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Wade Jacoby: EU accession as emulation

“Social science techniques for understanding such complex process are underdeveloped.”


Wade Jacoby is a professor of political science at Brigham Young University in Provo, a small city at Utah Lake in the United States. Jacoby specialises in international institutions with a special focus on institutional transfer. He has worked extensively on Germany, where he was visiting professor in 2005 (in Bonn) and on Eastern Europe.

In his 2004 book The Enlargement of the European Union and NATO, Jacoby sought to explain institutional change in accession countries. The book, in his words, was an attempt to “link the process of change to a synthesis of major institutional theory traditions”.

Jacoby’s key term is “emulation”, which he describes as “a variety of related processes that have in common the fact that elites in one country use formal institutions and practices from abroad to refashion their own rules or organisations”. Jacoby’s “theory of emulation” sits at the junction of “three widely used bodies of institutionalist theory – rational choice, historical and sociological.”

Jacoby tries to answer two questions: first, through which processes do elites attempt emulation? And second, what are the outcomes of the CEE countries’ efforts to emulate Western Europe?

In doing so, he identifies four different modes of emulation, each of them a factor of (a) the degree of external pressure and (b) the degree of faithfulness in replication.

First, according to Jacoby, there are “copies”, the “voluntary and reasonably faithful spread of institutions from one place to another”. These are rather rare.

The second mode of emulation is through “templates”: “Some CEE elites voluntarily looked to Western Europe for general templates in which they used the West European model more as a loose approximation than a detailed blueprint.”

Third, there are “thresholds“, minimum – albeit rigorously enforced – standards for institutional change set by the EU (or NATO).

“Both the EU and NATO long tried to minimize mandates of precise institutional outcomes. At times this reluctance reflected a lack of internal consensus among members or deference to the sovereignty of CEE states. In part, however, IO [International Organisation] officials also were wary of a checklist approach, because for several years, each IO had an internal consensus against a rapid enlargement. Some officials worried that if they gave precise targets to CEE reformers, they would come under more pressure to admit CEE states if those targets were met.”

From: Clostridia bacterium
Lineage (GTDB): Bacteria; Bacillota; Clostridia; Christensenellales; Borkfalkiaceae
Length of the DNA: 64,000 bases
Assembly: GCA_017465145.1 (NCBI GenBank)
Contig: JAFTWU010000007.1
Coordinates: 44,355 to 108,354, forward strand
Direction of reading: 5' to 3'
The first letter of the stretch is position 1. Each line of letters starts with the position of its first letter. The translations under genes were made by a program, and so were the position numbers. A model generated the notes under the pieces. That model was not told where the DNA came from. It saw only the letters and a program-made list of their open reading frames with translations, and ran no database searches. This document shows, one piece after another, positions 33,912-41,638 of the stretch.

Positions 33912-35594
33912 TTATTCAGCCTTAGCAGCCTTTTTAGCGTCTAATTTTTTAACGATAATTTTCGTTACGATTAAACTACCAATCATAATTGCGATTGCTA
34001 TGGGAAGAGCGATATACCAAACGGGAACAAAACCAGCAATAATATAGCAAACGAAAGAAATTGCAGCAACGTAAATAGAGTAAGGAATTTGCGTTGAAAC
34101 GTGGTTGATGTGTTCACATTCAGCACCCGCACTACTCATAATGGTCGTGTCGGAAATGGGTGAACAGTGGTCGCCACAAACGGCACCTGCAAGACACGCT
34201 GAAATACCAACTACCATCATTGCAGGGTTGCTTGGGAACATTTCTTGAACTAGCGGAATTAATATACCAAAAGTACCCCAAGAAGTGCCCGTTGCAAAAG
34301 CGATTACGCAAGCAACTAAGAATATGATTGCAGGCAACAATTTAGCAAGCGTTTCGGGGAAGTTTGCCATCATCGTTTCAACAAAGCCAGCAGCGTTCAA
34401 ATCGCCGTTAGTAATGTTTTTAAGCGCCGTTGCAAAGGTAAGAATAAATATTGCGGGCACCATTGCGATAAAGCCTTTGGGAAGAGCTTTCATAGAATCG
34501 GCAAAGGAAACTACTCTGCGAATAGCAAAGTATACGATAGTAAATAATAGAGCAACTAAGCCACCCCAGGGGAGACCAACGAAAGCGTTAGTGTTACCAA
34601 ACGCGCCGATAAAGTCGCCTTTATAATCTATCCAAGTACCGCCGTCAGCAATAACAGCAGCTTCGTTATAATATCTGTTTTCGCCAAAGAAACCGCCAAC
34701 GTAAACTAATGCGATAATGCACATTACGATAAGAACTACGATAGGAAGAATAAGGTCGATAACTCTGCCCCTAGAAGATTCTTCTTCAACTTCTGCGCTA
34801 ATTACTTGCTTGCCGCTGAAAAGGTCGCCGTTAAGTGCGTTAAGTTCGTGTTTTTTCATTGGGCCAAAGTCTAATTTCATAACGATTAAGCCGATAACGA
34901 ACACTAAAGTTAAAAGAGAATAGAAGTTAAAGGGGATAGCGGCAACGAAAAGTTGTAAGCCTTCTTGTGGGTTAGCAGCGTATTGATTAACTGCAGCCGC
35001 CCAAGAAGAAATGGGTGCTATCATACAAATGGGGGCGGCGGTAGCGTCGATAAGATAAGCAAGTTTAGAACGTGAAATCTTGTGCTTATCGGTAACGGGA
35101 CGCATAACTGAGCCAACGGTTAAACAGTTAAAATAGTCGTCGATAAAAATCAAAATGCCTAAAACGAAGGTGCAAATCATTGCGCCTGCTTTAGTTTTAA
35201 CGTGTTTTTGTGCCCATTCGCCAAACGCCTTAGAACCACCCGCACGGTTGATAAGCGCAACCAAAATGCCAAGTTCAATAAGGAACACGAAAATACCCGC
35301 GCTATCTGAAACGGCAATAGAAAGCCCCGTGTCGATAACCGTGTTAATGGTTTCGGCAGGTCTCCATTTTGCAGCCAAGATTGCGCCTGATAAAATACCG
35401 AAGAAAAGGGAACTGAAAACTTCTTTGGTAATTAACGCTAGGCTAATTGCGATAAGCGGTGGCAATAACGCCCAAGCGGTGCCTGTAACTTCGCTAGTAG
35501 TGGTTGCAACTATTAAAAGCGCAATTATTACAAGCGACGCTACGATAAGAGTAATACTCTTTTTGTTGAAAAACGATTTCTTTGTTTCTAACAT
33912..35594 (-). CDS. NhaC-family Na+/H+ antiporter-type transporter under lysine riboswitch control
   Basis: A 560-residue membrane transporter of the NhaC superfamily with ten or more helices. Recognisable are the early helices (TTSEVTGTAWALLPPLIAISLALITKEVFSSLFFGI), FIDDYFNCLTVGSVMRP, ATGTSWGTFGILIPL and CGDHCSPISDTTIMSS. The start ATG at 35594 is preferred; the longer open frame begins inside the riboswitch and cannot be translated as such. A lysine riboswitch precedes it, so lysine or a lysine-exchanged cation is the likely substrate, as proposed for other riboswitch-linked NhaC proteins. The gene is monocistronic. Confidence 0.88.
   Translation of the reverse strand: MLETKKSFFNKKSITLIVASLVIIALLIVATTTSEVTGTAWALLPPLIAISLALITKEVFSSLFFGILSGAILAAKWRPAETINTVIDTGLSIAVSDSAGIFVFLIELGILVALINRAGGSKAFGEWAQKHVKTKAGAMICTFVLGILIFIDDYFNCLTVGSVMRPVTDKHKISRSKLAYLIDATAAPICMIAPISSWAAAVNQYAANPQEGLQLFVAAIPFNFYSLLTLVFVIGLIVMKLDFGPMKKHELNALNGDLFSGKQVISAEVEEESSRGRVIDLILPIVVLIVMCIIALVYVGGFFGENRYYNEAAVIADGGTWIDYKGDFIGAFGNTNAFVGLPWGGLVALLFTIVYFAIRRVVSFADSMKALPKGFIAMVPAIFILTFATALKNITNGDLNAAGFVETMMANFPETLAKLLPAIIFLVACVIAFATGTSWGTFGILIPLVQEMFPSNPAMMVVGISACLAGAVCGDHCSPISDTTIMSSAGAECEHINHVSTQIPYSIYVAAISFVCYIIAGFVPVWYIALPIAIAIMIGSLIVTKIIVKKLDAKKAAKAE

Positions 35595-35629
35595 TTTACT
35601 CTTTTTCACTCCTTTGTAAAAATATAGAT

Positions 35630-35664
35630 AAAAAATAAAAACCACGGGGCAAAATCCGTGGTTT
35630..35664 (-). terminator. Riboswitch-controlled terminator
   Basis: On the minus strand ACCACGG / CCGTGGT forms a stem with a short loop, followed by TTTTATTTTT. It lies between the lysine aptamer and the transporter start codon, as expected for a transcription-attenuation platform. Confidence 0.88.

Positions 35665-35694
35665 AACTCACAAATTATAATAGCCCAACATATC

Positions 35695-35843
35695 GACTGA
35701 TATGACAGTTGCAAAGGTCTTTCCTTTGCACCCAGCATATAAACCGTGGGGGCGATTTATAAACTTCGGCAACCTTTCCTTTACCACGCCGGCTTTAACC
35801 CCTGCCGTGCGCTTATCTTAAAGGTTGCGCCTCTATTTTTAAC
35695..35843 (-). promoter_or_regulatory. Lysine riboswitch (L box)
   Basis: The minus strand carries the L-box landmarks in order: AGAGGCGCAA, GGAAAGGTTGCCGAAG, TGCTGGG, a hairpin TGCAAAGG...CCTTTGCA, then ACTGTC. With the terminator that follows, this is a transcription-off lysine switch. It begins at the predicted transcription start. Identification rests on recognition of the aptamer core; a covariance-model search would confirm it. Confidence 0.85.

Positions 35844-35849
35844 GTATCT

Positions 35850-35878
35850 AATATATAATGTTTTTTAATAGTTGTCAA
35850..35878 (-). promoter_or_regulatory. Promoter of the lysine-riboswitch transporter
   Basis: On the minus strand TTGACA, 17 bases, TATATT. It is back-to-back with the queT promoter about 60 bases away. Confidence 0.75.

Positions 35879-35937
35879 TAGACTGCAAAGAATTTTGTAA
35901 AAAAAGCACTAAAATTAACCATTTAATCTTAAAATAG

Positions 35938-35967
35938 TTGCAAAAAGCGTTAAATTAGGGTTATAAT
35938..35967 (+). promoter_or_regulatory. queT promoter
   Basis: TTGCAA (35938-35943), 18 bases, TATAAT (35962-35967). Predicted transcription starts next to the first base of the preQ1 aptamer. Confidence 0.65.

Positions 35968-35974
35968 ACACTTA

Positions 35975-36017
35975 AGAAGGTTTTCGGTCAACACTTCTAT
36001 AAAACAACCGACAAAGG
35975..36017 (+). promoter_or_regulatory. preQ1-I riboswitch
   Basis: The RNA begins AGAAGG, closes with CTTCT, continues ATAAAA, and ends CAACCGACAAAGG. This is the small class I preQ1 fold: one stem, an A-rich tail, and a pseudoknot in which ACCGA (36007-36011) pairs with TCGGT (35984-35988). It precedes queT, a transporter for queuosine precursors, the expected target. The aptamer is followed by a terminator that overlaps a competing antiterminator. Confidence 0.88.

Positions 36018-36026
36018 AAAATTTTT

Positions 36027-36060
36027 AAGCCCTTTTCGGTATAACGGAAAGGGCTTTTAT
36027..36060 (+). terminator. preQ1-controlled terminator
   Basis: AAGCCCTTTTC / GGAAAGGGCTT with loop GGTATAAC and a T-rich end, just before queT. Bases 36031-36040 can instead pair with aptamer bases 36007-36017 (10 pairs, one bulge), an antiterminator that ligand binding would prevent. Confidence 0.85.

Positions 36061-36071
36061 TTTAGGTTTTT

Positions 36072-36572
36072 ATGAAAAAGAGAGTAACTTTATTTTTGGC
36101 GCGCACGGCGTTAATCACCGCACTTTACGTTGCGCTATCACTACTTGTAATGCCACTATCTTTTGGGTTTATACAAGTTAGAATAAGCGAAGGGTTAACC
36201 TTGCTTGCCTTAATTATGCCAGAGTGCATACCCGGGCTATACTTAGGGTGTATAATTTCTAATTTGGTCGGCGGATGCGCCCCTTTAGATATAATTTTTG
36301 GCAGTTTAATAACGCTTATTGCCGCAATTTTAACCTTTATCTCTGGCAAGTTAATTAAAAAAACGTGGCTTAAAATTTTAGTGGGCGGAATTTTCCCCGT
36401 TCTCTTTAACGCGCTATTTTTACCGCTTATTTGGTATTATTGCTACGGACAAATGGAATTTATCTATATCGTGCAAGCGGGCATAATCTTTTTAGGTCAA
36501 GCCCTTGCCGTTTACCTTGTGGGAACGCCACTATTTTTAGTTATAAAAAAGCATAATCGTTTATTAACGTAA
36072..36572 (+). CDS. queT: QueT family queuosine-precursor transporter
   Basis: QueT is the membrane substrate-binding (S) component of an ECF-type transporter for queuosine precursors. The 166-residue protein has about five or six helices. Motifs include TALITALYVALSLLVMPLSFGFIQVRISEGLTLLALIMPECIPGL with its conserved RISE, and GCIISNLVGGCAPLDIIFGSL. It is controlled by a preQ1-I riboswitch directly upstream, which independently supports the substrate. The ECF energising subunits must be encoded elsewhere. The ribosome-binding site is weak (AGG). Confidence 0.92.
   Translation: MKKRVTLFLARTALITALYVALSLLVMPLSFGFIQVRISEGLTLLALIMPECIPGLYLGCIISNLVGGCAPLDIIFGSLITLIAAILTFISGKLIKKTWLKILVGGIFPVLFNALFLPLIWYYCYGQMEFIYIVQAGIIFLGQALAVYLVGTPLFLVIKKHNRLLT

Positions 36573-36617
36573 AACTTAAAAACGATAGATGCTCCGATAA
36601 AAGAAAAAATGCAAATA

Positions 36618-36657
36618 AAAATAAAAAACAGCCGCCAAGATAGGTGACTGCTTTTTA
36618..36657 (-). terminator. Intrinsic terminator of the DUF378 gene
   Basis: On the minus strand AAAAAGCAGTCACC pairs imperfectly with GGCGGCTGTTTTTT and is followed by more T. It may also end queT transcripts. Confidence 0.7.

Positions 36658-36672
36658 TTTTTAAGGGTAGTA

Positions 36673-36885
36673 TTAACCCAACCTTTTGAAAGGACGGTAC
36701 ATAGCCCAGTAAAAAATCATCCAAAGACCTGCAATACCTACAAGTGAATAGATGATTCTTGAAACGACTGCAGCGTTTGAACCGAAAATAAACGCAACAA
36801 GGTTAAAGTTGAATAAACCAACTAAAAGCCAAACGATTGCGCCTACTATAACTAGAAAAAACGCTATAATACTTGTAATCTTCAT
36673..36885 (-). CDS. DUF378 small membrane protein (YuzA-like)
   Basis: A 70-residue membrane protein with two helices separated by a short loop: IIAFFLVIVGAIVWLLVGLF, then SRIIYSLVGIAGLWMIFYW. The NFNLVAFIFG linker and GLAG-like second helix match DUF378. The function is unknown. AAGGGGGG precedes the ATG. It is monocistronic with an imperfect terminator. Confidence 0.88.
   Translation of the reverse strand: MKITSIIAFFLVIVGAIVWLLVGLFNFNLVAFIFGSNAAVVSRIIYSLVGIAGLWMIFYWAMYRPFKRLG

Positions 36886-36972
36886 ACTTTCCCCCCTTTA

And fourth, there are “patches”, explicit requirements “often involving specific legal texts to be incorporated en bloc into national law.”

Given the high number of non-negotiable EU directives and policy prescriptions that accession countries have to incorporate into their national legislation, the concept of “emulation” – and Jacoby’s distinction between different modes thereof – might be a useful analytical tool.

However, the real value of this conceptual framework rests on whether and how it helps to answer Jacoby’s second and more interesting question: What comes out of these efforts of emulation? The result varies. “In some cases,” says Jacoby, “we will see emulation feeding into a robust ‘politics as usual’, while in other cases emulation will create policy areas almost de novo.” He proposes four “labels” for such outcomes, all of them a factor of the “density of rules” and the “density of actors”. These are “open struggle” (high density of rules/high density of actors), “scaffolding” (high density of rules/low density of actors), “homesteading” (low density of rules/low density of actors), and “continuous learning” (low density of rules/high density of actors).

Equipped with such a model, Jacoby looks at five policy areas – agriculture, regional policy, consumer protection, health care and civilian control of the military – in a number of countries and examines the modes of emulation and outcomes in each case. His “theory of emulation”, however, points to no clear conclusion. “Institutional theories add more by synthesis and juxtaposition than in isolation”, Jacoby writes.

“Emulation is both hard to do and hard to describe. It is hard to do because elites must do more than simply copy best practices. Rather, they must understand how attractive foreign models actually work, agree with other actors on the desirability of emulating them, and be able to execute their plans.”

There is also no pattern of relationships between his “modes of emulation” and “labels” of outcomes.

“Unfortunately, the major macrosociological and political science research tradition … has a markedly difficult time with these complexities since it blends out uncertainty and disagreement in favor of tracking the spread of highly stylized models and generally ignores the implementation phase altogether.”

Two hundred pages into Jacoby’s book, this makes for rather disappointing reading for those who expected more tangible answers.  Jacoby, in his conclusions, acknowledges the limits of his research tools.

“In closing, two things are plain to see. First, Eastern Europeans have looked West for inspiration and tried to emulate some of the things they saw. Second, social science techniques for understanding such complex process are underdeveloped.”

  • Wade Jacoby, The Enlargement of the European Union and NATO. Ordering from the Menu in Central Europe, Cambridge Univ. Press, 2004.